MN’s Somali community raise funds for families affected by East Africa drought

Minneapolis Somali community members and humanitarian relief organizations are working to send money to families in Somalia affected by a severe drought.

American Relief Agency for the Horn of Africa Program Director Mohamad Sheikomer speaks to a donor at his office in Columbia Heights on Monday, Dec. 12, 2016. ARAHA collects and disperses funds to local offices in Somalia to build hand pump water wells and to distribute food to help citizens during the current drought.

Chelsea Gortmaker

American Relief Agency for the Horn of Africa Program Director Mohamad Sheikomer speaks to a donor at his office in Columbia Heights on Monday, Dec. 12, 2016. ARAHA collects and disperses funds to local offices in Somalia to build hand pump water wells and to distribute food to help citizens during the current drought.

Ryan Faircloth

Members of the Minneapolis Somali community and African relief organizations are mobilizing to raise money for a humanitarian crisis in Somalia.

Local Somalis have raised tens of thousands of dollars to provide assistance for the northern area of the country including regions such as Somaliland and Puntland. That area has experienced below-average rainfall for the past two years which has increased food insecurity and loss of livestock.

Five million people in Somalia currently require humanitarian assistance, according to a report released last month by the United Nations Children’s Fund.

“Alarm bells are ringing throughout the community in terms of the severity of the drought,” said Ward 6 City Council Member Abdi Warsame.

Many in the community is raising money and trying to create more awareness, he said.

Duraan Ali, regional manager for the Humanitarian African Relief Organization, said his group raised around $30,000 this year from the Minneapolis Somali community and those in greater Minnesota.

Members of HARO visit East African community centers and local mosques to ask for donations, he said.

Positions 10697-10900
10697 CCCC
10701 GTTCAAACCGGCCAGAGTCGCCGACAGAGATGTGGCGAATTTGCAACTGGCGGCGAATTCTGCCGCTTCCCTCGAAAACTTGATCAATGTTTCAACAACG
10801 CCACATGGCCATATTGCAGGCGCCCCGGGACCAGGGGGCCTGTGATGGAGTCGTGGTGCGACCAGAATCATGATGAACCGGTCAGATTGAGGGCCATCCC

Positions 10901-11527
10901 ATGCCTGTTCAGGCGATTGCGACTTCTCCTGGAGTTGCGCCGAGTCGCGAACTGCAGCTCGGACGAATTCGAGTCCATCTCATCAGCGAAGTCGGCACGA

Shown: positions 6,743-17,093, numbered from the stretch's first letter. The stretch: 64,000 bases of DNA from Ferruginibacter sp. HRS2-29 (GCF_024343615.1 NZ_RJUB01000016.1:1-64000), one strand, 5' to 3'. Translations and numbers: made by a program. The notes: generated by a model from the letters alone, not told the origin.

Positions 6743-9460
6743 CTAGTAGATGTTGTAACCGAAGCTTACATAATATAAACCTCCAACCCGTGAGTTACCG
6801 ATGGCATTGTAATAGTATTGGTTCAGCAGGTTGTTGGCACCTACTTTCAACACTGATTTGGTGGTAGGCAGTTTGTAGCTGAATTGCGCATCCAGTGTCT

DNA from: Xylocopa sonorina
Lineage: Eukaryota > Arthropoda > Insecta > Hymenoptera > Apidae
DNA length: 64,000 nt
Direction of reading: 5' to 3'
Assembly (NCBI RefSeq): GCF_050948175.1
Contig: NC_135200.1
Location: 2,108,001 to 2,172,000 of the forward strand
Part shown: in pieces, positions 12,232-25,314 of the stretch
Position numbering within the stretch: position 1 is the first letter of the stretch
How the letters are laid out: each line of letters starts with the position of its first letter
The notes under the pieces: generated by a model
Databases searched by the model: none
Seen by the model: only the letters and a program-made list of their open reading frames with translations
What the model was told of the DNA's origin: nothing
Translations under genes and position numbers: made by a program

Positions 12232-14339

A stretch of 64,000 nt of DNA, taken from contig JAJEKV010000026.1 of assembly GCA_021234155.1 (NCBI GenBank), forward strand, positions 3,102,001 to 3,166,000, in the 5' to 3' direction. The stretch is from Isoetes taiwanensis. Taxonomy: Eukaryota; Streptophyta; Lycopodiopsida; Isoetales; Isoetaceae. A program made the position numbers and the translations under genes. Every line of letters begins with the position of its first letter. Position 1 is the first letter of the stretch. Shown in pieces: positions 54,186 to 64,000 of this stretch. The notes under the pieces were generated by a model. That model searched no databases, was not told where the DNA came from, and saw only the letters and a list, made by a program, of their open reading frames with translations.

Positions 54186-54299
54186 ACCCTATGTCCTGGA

They held a small event at a Minneapolis community center last week where they received a $20,000 check from a local Somali organization, Ali said.

HARO also conducted emergency relief work during Somalia’s severe drought and famine in 2011, he said, which killed nearly 260,000 people.

“We’re getting a lot of help, but at the same time it’s coming slow, although the drought is going fast,” Ali said.

American Relief Agency for the Horn of Africa — another fundraising group — collects money from online donations, annual events and community members who’ve come together to raise money on their own, said Mohamad Sheikomer, ARAHA’s program director.

“It’s an ongoing effort,” he said.

The money ARAHA raises is transferred from Wells Fargo to two international banks in Somalia, he said. But to get the funds to more remote areas of the country, Sheikomer said the group has to bypass some hurdles.

ARAHA has an office in Mogadishu that transfers the money to local, unofficial banks that are able to distribute the funds to rural regions without bank access, he said.

Previously, the Minnesota Daily reported that similar fundraising efforts were hampered by difficulties with federal regulation.

Now, 95 percent of the money ARAHA collects makes it to families suffering from the drought, Sheikomer said, while the other 5 percent pays for transfer fees.

Many people in the Minneapolis community are also conducting their own efforts online, Ali said, and he’s seen a few GoFundMe campaigns that have had success.

“I’ve seen almost three of them raising about $20,000, about $15,000 and another one was $10,000,” he said.